4. The Magnetic Timeline
Some hate it. I love it. I think the magnetic timeline is the editing equivalent of a bicycle. Pretty much everyone has to learn bike riding through a bit of practice. For most of us, the moment you “get it” it just becomes a normal part of your life. When your goal is quick assembly or rapid scene re-ordering – or if you’ve built complex connected-clip relationships and want to move them as a single unit – magnetism rocks. However, if you decide to spread your work out and “scratch pad” elements in time without magnetism, a keystroke puts you in “position” mode and you can do that. Having the choice, I now find myself working “magnetically” nearly always. But basically I think that if you can ride a bike, you can learn to edit magnetically. It’s really no harder than that.
In the past, the goal of most edits was final, fixed “master.” Nothing wrong with that – but let’s acknowledge that today, we’re living in a new world of constantly connected mobile devices and pervasive internet access. Apple understood this when they created the App store where apps get revised and re-published constantly. In X, I see the Project Library reflecting this new way of thinking. It shows “current versions” of all your available work. With a few clicks, you can re-load and re-work projects at will. If you want to preserve the current version, just create a duplicate before you start tinkering. When you’re happy with your edit – a few clicks sends your edit out via the Share menu – all without ever leaving the FCP-X interface. I find this to be much more sensible then Legacy’s “always export a standalone file” approach. It’s more “connected” and seems a lot more flexible and modern to me.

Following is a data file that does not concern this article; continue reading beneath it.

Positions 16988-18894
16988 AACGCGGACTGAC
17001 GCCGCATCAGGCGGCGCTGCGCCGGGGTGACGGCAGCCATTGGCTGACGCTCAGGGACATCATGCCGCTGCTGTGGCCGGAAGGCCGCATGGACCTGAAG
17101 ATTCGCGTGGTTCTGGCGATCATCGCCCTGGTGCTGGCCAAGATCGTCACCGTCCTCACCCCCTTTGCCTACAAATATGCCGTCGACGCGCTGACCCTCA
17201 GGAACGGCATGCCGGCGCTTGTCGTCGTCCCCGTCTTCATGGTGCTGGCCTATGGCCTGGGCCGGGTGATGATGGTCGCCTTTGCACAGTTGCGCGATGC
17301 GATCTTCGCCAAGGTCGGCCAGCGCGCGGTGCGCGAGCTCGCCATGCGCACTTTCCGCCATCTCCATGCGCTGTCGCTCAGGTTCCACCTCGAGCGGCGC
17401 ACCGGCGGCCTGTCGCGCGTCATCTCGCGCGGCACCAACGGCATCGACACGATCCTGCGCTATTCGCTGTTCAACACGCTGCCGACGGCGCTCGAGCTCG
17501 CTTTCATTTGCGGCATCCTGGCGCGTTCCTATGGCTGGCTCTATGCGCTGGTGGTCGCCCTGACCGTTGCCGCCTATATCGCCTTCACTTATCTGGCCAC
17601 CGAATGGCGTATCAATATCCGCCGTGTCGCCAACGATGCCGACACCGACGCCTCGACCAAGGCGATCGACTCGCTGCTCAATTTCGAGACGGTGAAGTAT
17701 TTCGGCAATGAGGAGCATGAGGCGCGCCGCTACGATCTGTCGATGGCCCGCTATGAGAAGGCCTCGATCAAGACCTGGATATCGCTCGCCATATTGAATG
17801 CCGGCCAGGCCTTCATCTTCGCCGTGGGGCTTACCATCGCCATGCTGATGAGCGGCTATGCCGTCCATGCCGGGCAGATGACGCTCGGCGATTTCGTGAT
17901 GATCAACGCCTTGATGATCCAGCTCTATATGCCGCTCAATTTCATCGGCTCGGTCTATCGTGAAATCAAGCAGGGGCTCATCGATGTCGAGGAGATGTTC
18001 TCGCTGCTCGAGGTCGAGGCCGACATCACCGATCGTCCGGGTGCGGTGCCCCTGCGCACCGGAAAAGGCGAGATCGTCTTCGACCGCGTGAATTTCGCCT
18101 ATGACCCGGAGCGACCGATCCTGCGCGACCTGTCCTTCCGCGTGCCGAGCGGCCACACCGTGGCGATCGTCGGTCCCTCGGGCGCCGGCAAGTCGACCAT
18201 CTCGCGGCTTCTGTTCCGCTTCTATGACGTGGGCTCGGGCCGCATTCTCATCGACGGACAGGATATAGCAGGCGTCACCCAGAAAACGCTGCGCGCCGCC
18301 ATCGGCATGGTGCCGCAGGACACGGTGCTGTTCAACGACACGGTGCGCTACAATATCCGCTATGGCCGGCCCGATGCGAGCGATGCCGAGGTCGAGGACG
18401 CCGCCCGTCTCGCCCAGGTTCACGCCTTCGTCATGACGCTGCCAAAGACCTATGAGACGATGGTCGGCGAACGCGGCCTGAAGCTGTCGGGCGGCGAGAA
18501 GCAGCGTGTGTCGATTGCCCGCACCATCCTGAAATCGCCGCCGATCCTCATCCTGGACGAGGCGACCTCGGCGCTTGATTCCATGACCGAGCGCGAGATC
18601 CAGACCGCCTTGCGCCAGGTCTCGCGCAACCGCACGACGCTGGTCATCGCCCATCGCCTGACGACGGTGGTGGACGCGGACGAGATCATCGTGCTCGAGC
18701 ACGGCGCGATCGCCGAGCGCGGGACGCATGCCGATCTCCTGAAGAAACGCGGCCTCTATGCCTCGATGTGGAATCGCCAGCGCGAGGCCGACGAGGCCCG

These are just five “areas of change” among hundreds of large and small revisions that represent the “new way” that FCP-X approaches time-based content editing.
As much as I personally love the approach of FCP-X, I acknowledge that some editors with specific needs for large shop interchange and collaborative workflows won’t be able to work in X at this point in its development – and maybe never will.
However, nobody can say that in its first six months, FCP-X hasn’t seen rapid and significant development. Apple has made it clear that this is their new flagship editing application. Missing features are coming back in interesting new forms such as Roles, The new Multi-Cam implementation, and XML interchange (returning some badly missed Legacy import and export abilities!)
For me, diving into FCP-X whole-heartedly has changed my business for the better. After taking the time and the effort (and yes, it takes a bit of effort) to learn it, I’m editing faster and having more fun creating video than I have in years. That’s right I said fun. Editing in X makes me smile a lot as I uncover the small things they built in to make my editing work easier.
After major and minor “updates” in FCP-X’s first six months, I can also see a very clear path for the program to continue to mature and grow into something very special. And I’m really looking forward to that!
With better tools available today than at any time in the history of editing, this is an exciting time to be a video editor – and an increasingly exciting time to be an FCP-X editor.